Teaching Your Kids the Minor Prophets (Beyond Jonah)
Today’s post is sponsored by Christian Focus Publications, and written by Brian J. Wright and John R. Brown, authors of the God’s Daring Dozen series.
“Mommy, Daddy, who were the Minor Prophets?”
“Well, there’s Jonah and ….”
And unfortunately, most parents are stumped at one. The Minor Prophets make up nearly a fifth of the books of Scripture, yet few people are familiar with even their names, much less their content. Now, however, there are books available that introduce both adults and children to these amazing men of God.
Introducing Kids (and Parents) to the Minor Prophets
God’s Daring Dozen is the first children’s picture book series on the Minor Prophets in the history of children’s literature. These books faithfully convey this neglected portion of God’s word in a way that is engaging and understandable for adults and children alike.
This series has several other significant features:
- The authors are seminary-trained pastors, who are also parents.
- The illustrations are archaeologically informed, from the Assyrian armies to the Babylonian gates.
- The figures are realistically presented to emphasize that these men actually lived, and these events actually occurred.
- The titles are taglines to make the books’ messages memorable: Obadiah and the Ninevites, Joel and the Locusts, Malachi’s Final Message, etc.
- The words intentionally reflect God’s word. For example, the first word in the Hebrew text of Jonah is “And it happened,” so the opening words of Jonah’s Journeysare, “And it happened.” The book of Nahum ends with a question, therefore so does Nahum & the Ninevites.
- Prolonged divine speech is preserved in the children’s books when indicated by the prophets, like Nahum and Malachi.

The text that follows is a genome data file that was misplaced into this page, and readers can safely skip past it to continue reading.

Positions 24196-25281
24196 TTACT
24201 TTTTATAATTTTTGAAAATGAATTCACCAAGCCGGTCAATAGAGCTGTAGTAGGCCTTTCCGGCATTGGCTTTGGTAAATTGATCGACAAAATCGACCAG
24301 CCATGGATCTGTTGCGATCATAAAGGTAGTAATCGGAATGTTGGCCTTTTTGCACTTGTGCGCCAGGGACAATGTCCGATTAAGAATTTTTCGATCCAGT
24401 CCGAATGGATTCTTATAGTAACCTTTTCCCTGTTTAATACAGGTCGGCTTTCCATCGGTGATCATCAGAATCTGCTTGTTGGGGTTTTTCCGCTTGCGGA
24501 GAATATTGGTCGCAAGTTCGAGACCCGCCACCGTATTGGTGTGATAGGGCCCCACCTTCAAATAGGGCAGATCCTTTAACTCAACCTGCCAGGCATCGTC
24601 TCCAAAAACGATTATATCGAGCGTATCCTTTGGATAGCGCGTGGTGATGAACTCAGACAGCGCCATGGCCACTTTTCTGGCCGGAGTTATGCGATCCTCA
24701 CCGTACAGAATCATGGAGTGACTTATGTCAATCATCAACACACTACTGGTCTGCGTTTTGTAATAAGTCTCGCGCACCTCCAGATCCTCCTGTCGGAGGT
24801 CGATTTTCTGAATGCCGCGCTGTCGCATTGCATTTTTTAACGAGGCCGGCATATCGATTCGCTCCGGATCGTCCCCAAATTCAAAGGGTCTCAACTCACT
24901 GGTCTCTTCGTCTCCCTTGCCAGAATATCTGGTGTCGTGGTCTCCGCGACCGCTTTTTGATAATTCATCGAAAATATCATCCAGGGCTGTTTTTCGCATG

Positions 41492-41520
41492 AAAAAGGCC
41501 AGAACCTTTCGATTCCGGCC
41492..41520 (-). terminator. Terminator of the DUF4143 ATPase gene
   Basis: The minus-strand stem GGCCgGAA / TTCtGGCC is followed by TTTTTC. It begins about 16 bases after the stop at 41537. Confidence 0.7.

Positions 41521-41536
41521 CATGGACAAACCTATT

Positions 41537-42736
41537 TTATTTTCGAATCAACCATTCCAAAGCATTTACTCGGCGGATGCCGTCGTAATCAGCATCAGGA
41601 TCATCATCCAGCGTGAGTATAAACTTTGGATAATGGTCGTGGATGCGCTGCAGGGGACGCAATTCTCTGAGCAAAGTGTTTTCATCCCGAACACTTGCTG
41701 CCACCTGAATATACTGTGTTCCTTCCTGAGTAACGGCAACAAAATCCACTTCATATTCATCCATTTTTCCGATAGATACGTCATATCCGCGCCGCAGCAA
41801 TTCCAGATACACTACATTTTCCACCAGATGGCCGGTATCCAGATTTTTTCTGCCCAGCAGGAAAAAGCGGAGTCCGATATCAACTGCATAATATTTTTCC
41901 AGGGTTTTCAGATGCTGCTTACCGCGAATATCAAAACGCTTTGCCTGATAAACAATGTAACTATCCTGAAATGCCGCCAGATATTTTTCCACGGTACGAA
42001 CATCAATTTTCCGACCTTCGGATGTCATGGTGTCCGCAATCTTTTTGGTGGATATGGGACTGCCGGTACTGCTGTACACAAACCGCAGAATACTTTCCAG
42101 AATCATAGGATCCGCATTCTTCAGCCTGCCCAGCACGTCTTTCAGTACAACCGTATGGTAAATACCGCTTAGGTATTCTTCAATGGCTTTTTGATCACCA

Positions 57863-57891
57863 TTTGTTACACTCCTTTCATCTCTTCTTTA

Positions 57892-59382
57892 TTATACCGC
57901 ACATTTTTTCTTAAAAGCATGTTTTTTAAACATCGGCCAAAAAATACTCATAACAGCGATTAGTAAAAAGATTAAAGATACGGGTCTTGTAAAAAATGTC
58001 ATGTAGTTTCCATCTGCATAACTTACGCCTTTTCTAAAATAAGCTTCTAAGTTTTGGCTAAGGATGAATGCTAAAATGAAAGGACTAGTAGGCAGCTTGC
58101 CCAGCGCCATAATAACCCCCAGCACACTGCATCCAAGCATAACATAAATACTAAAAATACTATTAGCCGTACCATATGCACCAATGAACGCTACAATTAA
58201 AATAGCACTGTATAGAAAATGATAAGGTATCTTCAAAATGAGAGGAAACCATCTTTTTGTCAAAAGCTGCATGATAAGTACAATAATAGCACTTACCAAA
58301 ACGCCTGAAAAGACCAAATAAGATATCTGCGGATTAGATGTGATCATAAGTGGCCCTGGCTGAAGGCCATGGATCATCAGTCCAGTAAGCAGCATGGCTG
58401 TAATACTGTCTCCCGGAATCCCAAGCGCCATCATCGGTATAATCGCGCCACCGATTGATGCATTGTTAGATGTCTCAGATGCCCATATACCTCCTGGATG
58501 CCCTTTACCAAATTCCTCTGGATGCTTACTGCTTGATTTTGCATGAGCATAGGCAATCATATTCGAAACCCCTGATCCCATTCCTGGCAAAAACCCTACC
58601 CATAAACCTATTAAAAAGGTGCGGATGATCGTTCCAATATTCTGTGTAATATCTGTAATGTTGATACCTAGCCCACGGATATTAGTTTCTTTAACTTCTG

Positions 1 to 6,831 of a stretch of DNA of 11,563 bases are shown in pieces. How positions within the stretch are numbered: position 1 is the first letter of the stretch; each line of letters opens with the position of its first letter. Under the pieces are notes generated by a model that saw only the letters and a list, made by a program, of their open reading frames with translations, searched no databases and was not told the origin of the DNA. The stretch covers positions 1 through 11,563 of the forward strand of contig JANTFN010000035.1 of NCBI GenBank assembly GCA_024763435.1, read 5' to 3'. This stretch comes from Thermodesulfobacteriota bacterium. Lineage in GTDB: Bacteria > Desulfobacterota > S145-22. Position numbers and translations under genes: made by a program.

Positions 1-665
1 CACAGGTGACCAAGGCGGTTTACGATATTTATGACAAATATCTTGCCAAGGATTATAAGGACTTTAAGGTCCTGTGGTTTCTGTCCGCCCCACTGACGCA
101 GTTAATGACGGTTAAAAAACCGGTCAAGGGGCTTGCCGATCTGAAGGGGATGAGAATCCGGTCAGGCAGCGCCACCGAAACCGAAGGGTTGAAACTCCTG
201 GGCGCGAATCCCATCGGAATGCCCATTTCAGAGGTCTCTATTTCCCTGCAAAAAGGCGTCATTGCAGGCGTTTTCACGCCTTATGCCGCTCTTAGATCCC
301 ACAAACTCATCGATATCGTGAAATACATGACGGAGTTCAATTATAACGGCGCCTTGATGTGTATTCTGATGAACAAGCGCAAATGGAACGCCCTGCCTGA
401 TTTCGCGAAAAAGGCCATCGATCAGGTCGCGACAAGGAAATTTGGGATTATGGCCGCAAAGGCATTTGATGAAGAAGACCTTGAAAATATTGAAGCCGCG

- The themes of the biblical books, like the Day of the Lord in Joel, are echoed in their illustrated summaries.
- Messianic images and prophesies are highlighted, and New Testament references to them are mentioned.
- The books are situated in the context of redemption history and the gospel message.
This level of detail—examining the original language, researching archaeological findings, reviewing commentaries and reference works—is unique for a children’s series, yet the authors are committed to accurately communicating God’s inspired revelation.
Why Do Children (and Parents) Need to Understand These Canonical Works?
The Minor Prophets are inspired revelation to equip us. That’s why Paul wrote, “All Scripture is inspired by God and profitable for teaching, for reproof, for correction, for training in righteousness; so that the man of God may be adequate, equipped for every good work (2 Tim 3.16–17).” The Minor Prophets contain God’s warnings to sober us. “Return to Me,” declares the Lord of hosts, “that I may return to you” (Zech 1.3). The Minor Prophets are divine instruction to encourage us. Whatever was written in earlier times was written for our instruction, so that through perseverance and the encouragement of the Scriptures we might have hope (Rom 15.4).
Jesus modeled using “all the Prophets” to teach about Himself (Luke 24:27). The early church did likewise (Act 10:43), as did Christian families in the first century (2 Tim 3:15). Will you?
Grab your set God’s Daring Dozen books from your local Christian bookstore, or from the Christian Focus website.